Top Nelson Mandela sites to visit in South Africa

Top Nelson Mandela sites to visit in South Africa

Mandela capture site

“Education is the most powerful weapon which you can use to change the world.” -Nelson Mandela

Nelson Mandela was the founding father of democracy in South Africa, Noble Peace Prize winner, freedom fighter and human rights activist among other accomplishments. He was the first black head of state and elected president in post-apartheid South Africa.

Mandela’s legacy can be explored at numerous locations throughout South Africa and this article focuses on some of the top destinations.

Robben Island – A short boat ride form Cape Town, Robben island was used between the 17th century and the 20th century as a prison. Used extensively during apartheid to house political prisoners, most notable of which was Nelson Mandela who spent 18 of his 27-year imprisonment on Robben Island. Today, the prison is a museum where you can tour the island and learn more about the islands 500-year history.

Nelson Mandela Capture Site – For 17 months Nelson Mandela avoided capture, but on August 5, 1962, he was arrested on a nondescript road in the KwaZulu-Natal province. The arrest lead to his 27-year imprisonment where he used his time to shed light on the inequalities and unfair treatment happening within South Africa. Today a shape shifting steel sculpture marks the spot where he was arrested. Before arriving at the sculpture, which sits close to the road, you will walk down a long winding path which represents the long walk to freedom. The museum at the capture site offers insight into the events leading up to the arrest.

Mandela House (The Nelson Mandela National Museum) – Situated on Vilakazi Street, Orlando West Soweto, Mandela house is where Mandela, with then wife Winnie, spent the initial days following his release from prison in 1990. “That night I returned with Winnie to No. 8115 in Orlando West. It was only then that I knew in my heart I had left prison. For me No. 8115 was the center point of my world, the place marked with an X in my mental geography.” In 1997 Mandela donated the house to the Soweto Heritage Trust to be run as a museum. In 2007 the house went under extensive repairs but still hosts original furnishings, bullet holes and scorch marks from attacks with Molotov cocktails.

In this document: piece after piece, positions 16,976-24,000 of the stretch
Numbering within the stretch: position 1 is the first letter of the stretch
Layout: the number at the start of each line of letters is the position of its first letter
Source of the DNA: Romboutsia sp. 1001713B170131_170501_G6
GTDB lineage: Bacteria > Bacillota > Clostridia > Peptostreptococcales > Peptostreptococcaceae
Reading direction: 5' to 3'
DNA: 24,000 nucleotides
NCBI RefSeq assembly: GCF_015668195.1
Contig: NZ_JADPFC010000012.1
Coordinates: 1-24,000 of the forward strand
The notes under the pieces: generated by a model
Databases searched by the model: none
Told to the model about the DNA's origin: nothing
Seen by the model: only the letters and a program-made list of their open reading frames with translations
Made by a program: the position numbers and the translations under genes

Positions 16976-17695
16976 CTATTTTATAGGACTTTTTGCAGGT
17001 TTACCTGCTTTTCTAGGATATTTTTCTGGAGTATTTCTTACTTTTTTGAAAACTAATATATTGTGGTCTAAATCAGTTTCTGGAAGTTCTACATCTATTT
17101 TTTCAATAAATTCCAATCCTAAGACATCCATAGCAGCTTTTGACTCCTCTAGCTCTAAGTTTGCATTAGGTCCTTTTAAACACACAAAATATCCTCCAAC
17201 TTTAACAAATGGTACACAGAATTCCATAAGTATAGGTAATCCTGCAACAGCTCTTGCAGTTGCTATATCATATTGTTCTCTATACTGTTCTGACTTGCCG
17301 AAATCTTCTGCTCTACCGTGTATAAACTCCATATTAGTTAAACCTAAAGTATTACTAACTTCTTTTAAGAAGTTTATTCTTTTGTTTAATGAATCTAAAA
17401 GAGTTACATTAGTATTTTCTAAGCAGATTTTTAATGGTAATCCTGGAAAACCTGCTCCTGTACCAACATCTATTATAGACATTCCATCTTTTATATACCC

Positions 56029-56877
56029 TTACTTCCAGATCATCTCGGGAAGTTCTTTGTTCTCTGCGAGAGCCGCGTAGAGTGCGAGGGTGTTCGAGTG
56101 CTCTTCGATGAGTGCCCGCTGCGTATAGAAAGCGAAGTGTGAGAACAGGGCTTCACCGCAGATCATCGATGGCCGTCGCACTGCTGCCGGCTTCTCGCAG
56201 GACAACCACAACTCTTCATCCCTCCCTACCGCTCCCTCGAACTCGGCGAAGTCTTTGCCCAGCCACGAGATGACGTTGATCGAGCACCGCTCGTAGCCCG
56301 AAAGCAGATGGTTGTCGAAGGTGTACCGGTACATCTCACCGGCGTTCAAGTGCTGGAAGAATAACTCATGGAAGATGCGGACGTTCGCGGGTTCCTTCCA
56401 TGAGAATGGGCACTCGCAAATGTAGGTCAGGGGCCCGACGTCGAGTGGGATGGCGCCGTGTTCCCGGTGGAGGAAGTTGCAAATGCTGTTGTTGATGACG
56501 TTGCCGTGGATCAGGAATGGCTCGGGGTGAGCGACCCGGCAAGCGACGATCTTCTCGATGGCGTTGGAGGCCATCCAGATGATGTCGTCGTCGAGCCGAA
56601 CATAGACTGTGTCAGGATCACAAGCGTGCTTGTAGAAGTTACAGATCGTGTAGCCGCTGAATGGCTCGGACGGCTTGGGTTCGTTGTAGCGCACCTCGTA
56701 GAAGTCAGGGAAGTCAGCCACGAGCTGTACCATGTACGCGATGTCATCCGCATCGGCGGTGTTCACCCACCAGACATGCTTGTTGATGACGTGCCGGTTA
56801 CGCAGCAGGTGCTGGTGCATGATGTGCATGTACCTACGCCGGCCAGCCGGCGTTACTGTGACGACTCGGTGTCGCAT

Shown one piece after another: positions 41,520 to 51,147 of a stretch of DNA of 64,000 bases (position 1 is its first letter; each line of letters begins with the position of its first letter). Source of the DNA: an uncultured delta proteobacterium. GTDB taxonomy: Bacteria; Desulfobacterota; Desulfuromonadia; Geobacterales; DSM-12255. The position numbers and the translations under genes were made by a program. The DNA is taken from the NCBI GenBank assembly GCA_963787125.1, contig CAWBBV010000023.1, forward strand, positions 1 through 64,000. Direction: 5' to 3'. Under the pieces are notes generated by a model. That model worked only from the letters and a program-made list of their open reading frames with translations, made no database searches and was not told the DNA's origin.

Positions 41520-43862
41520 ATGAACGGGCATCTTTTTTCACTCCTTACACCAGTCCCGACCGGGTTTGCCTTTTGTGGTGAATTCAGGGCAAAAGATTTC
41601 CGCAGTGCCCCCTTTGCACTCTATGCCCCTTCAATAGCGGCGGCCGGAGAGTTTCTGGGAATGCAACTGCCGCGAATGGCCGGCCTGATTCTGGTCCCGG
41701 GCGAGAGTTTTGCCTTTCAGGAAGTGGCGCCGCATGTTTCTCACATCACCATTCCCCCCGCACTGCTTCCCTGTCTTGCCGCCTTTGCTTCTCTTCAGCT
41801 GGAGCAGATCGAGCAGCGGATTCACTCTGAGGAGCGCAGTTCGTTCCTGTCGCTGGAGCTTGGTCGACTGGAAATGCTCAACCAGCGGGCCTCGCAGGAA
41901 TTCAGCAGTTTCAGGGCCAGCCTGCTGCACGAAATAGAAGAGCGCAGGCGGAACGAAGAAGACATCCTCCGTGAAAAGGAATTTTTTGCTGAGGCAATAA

Liliesleaf Farm – The farm situated in the suburbs of Johannesburg was used by African National Congress activists in the 1960’s to host secret meetings. This is also the site where many prominent African National Congress activists were arrested in 1963. Documents found during the raid laid out plans to use violence to end Apartheid and were later used as evidence against Mandela and others to prove plans to sabotage and overthrow the government. This lead to Mandela’s life long prison sentence.

Nelson Mandela Museum – Comprised of three main buildings, the museum showcases the life of Nelson Mandela from birth to his passing in 2013. Located in the Eastern Cape province, this is the area where Mandela was born. The first building, Bhunga, exhibits Mandela’s life in his own words with parts taken directly from his biography.

The Apartheid Museum – The museum showcases the rise and fall of the Apartheid regime in South Africa. There are 22 individual exhibits that take you on a journey through the state-sanctioned system based on racial discrimination and the struggle of the majority the overthrow the government. The museum shows the rise of a new democracy and beacon of hope.

The Nelson Mandela Center of Memory – The Nelson Mandela Foundation, founded in 1999 by Nelson Mandela, is now headquartered at The Nelson Mandela Center of Memory. The mission of the foundation: “To contribute to the making of a just society by promoting the legacy of Nelson Mandela, providing an integrated public information resource on his life and times, and convening dialogue around critical social issues.”